When working on the visual identity of a brand, my main objective is to simplify and clarify what the brand is all about. I aim for an aesthetic that is authentic, intuitive and a little bit surprising.

I also like to think about brands in a wider sense, beyond design, strategy and marketing, since the way people feel about a brand is influenced by various things, many of which aren’t fully in our control.
My thoughts on branding are influenced by the book ‘A New Brand World’ by Scott Bedbury, in which he writes:

“A brand is the sum of the good, the bad, the ugly, and the off-strategy. It is defined by your best product as well as your worst product. It is defined by award-winning advertising as well as by the god-awful ads that somehow slipped through the cracks. It is defined by the accomplishments of your best employee - the shining star in the company who can do no wrong - as well as by the mishaps of the worst hire that you ever made. 
It is also defined by your receptionist and the music your customers are subjected to when placed on hold. For every grand and finely worded public statement by the CEO, the brand is also defined by derisory consumer comments overheard in the hallway or in a chat room on the Internet. Brands are sponges for content, for images, for fleeting feelings. They become psychological concepts held in the minds of the public, where they may stay forever. As such you can’t entirely control a brand. At best you only guide and influence it.”


My speciality are portraits on location, but I have worked on various assignments ranging from concerts and weddings to fashion and advertising. At age 23, I photographed the Mazda print campaign „Voilà ma Suisse“ in collaboration with JWT/Fabrikant.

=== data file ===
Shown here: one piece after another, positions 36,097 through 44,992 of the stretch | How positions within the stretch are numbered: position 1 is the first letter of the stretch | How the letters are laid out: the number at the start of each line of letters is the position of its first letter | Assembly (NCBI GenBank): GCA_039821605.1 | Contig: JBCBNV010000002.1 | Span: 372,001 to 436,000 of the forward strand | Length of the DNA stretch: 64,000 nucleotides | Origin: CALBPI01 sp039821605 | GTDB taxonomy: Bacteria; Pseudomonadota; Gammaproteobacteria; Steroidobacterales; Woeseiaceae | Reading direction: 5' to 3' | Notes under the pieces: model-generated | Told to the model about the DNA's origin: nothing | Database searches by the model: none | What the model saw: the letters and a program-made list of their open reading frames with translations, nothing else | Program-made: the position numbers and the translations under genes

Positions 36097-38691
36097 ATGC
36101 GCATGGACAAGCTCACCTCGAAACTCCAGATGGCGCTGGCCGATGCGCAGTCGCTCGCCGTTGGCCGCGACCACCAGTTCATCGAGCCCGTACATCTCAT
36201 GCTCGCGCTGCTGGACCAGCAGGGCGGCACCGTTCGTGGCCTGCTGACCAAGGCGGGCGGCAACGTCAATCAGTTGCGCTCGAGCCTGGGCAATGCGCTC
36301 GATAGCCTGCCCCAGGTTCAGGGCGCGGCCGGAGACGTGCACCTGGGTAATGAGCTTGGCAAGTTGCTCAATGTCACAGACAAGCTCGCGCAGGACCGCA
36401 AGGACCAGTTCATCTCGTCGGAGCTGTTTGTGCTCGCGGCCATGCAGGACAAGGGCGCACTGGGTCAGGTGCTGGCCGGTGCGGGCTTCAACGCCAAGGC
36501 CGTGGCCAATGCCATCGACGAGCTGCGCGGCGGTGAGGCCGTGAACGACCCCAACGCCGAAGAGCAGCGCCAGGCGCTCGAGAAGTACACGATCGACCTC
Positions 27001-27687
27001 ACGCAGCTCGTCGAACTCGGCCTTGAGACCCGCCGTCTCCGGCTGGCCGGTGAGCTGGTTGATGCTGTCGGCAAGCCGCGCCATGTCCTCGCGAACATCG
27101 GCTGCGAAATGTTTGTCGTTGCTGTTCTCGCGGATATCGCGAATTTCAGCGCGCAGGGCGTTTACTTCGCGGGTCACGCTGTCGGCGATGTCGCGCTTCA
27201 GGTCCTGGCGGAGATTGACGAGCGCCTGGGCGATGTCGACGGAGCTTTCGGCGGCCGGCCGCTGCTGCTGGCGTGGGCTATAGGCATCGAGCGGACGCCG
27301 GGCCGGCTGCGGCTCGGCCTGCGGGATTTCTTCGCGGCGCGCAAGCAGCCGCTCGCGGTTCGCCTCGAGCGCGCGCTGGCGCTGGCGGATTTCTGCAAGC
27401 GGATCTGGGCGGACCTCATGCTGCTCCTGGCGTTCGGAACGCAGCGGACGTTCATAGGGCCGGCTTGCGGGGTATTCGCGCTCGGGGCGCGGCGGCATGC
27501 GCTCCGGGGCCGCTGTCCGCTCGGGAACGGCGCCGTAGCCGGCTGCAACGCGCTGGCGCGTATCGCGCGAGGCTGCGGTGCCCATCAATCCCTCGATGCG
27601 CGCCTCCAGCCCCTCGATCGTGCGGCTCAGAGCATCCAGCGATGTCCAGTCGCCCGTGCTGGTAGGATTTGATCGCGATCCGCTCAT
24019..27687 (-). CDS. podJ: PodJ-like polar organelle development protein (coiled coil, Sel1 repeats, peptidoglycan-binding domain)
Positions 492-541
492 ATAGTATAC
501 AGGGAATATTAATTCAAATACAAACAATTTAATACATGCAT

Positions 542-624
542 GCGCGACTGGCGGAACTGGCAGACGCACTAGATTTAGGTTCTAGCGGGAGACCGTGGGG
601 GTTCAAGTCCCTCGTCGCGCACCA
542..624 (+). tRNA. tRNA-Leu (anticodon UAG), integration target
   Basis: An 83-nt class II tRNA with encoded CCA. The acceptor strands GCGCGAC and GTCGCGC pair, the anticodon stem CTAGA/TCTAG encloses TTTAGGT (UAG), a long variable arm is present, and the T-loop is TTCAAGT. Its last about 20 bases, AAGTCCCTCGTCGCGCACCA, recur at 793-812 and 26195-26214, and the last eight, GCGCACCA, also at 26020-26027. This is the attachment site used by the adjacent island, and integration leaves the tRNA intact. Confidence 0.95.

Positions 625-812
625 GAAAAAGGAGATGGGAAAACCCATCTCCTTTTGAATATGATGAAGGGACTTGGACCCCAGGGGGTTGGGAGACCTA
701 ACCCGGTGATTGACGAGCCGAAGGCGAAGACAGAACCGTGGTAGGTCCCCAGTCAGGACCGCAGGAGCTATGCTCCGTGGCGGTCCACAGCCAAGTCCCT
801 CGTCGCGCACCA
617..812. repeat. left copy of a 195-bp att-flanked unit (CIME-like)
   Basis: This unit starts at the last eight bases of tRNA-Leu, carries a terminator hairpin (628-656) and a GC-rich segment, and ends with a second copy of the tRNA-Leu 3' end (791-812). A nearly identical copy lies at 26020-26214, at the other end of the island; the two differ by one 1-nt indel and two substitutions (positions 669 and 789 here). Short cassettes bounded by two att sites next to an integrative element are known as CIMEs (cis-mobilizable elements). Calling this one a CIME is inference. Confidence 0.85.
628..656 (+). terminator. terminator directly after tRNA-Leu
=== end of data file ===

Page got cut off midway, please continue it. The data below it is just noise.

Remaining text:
I have recently started licensing illustrations through Adobe Stock and Getty Images. View some of my stock illustrations from 2020/2021 below.

To purchase a license or to place a custom order, please send me a message. 
Data visualisation is an incredibly useful and powerful tool that helps us make more informed choices. It presents complex information in a visual form, allowing us to identify new patterns and grasp difficult concepts more easily. Moreover, it is about telling a story that we can draw meaning from. At the bottom line, data should be fun and approachable for everybody!


While UX is about the user’s journey and experience, UI concentrates on the looks, feel and aesthetics of a product or service. My aim is to bring the two together while working with an iterative and open design process – testing assumptions and integrating scientific insight as I go along.

The way I think about user-centred design is inspired by Caitlin Moon, Director of Innovation Design at Vanderbilt Law School. In her speech at the Legal Design Summit in Helsinki in 2019, she described five mindsets that are foundational to designing for humans:

  • curiositythe only way we can do our job really well is to be genuinely curious
  • empathy - we want to see the world from another person’s perspective
  • experimentationwe don’t know the outcome and we embrace failure
  • embracing ambiguityrather than holding on to familiar patterns and routines, we are excited to explore the richness of possibilities in uncertainty and adapt to different scenarios
  • radical collaboration - a diverse group of problem solvers will always produce the best outcome!